clock menu more-arrow no yes mobile

Filed under:

Bengals film room: Offense falls flat against the Steelers

A breakdown of just how bad the Bengals offense was against the Steelers.

Cincinnati Bengals v Pittsburgh Steelers Photo by Joe Sargent/Getty Images

The Bengals offense wasn’t all bad on Sunday. They put together some nice touchdown drives in the first half, but the unit couldn’t get anything going in the second half. What makes this proverbial pill so tough to swallow was that after the first half you could see where the weaknesses were in that Steelers defense and how the Bengals were going to be able to take advantage of it.

Their zone was allowing receivers to set in the middle underneath the safeties, while their run defense was so aggressive they were biting on any first movement. This made it possible for Joe Mixon to scamper if he could escape the first level and it meant the defense would bite on play action most plays. Alas, it wasn’t to be as the Steelers adjusted after half time while Cincinnati seemed intent on playing the exact same game plan as they did in the first half.

Mixon starts shining

Mixon hasn’t put up a dominant yards per carry average this year, but it would be extremely hard to do that when hit in the backfield as often as he has been. To no fault of his own at that. This week Mixon pulled out some of the most dominant runs of his young career in addition to snagging three receptions. If you give the guy a chance he will make the defense pay.

Naturally, you follow up on your young back averaging almost 7 yards per carry in the first half of a close game by not giving him any in the second half. How you can seriously justify that decision is beyond me. His vision at such a young age is astounding and I truly believe he’s created in the same mold as a Le’Veon Bell in terms of play style. The Bengals coaches will give Mixon the ball in games where it isn’t working, but the one game he’s primed for a breakout they cut him off. It’s like they don’t want to be working for this team next year.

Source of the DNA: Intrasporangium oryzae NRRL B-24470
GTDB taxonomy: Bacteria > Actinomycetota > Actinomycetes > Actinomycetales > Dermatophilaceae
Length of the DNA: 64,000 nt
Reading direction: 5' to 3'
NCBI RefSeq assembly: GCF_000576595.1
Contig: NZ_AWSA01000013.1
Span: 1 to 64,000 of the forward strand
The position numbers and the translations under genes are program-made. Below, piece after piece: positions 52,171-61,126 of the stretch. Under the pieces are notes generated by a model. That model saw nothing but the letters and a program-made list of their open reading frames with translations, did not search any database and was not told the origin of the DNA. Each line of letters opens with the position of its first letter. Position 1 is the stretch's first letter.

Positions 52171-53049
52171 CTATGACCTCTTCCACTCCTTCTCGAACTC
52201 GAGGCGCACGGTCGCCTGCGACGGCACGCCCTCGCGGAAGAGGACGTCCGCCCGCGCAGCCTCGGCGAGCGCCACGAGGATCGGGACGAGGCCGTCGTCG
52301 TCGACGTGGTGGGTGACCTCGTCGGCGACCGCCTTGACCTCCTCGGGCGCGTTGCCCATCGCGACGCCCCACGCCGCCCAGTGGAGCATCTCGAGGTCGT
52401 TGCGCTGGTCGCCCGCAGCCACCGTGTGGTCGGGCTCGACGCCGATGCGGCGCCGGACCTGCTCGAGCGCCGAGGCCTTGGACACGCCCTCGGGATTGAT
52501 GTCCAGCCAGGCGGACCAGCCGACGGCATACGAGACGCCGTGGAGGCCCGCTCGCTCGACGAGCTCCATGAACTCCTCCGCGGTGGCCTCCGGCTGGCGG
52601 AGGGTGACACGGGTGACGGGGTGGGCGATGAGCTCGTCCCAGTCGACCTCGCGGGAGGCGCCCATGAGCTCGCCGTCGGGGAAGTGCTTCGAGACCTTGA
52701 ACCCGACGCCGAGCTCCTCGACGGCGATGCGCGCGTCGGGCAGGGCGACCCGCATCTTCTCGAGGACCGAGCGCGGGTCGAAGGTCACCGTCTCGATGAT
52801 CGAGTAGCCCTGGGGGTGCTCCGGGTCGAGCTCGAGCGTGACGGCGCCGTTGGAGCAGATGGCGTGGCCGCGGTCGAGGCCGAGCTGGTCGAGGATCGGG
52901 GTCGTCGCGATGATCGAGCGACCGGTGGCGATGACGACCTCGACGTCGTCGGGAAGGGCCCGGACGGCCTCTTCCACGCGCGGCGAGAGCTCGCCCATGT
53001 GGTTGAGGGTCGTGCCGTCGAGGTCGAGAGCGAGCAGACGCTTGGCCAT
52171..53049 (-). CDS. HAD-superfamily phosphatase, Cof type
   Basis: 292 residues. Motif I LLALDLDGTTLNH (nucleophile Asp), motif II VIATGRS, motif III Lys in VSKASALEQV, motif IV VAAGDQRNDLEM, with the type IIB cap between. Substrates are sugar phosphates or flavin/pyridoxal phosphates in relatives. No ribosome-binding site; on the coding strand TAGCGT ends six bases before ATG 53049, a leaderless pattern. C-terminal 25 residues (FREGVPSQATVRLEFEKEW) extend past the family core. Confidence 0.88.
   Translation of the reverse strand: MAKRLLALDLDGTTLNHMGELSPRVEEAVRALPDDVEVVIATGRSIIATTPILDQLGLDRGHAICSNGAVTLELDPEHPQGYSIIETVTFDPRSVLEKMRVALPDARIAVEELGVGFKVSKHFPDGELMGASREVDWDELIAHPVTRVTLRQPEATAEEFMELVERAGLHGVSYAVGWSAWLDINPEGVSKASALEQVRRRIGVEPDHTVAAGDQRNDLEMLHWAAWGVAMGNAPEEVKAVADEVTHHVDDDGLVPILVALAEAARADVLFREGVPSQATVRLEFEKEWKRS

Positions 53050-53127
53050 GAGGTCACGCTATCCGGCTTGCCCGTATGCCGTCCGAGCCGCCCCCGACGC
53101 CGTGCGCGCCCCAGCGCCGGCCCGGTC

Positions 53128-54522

Bill Lazor has some great play designs, but the one thing I’m questioning is his handling of the running back situation. It seemed like we were moving towards a healthy dose of Mixon and Giovani Bernard. That would have been fine, but now it seems like Jeremy Hill is working back into the rotation for no real reason other than to take touches away from the two backs who actually produce. Even more than that, Bengals running backs only ran the ball 14 times total. All game. We received lame duck excuses from Marvin Lewis for not running the ball that much, but this was a close game for the majority of the contest. It wasn’t like the passing game was doing much of anything the second half either.

Positives in the negatives

Execution wise the Bengals didn’t really deliver either, and that’s probably true for both sides of the ball. That said, I did notice some nice scheming and play design by Lazor even though the team wasn’t able to take advantage of it.

Early in the game, when the Bengals actually had a rushing threat, Pittsburgh was willing to bit on it hard to shut it down. Lazor drew up an unconventional play action by faking a toss that had the entire front seven of the Steeler defense biting.

C.J. Uzomah gets wide open on the release into the flat and it should have been a touchdown. Andy Dalton sidearms the pass and throws it low and the team just wasn’t able to capitalize. It also appeared that the linebacker was possibly able to tip the pass. Luckily the drive would end in a touchdown anyway, but it’s nice to see a coordinator able to pick on a defense’s tendencies.

Andy Dalton - Now with 50% less situational awareness

Aside from some nice play calling early and Mixon having a good first half there wasn’t much to talk about. Dalton threw two interceptions in the second half, and even though both were deflected they’re still completely Dalton’s fault.

The receivers job is to try and make a play on the football, but if you can’t properly place the ball you’re just asking for bad deflections and tips to happen. Sadly, Dalton looked shattered in the second half with constant pressure coming after him, most of the time from rookie T.J. Watt. Anyone defending Dalton’s composure simply needs to look at the play of him throwing away the team’s final fourth down opportunity.

I commend Lazor trying his best to try to defend Dalton for this decision, but the absolute lack of situational awareness is horrifying. Despite rolling into this game off of two wins and a bye week to rest up, this squad has plenty of problems.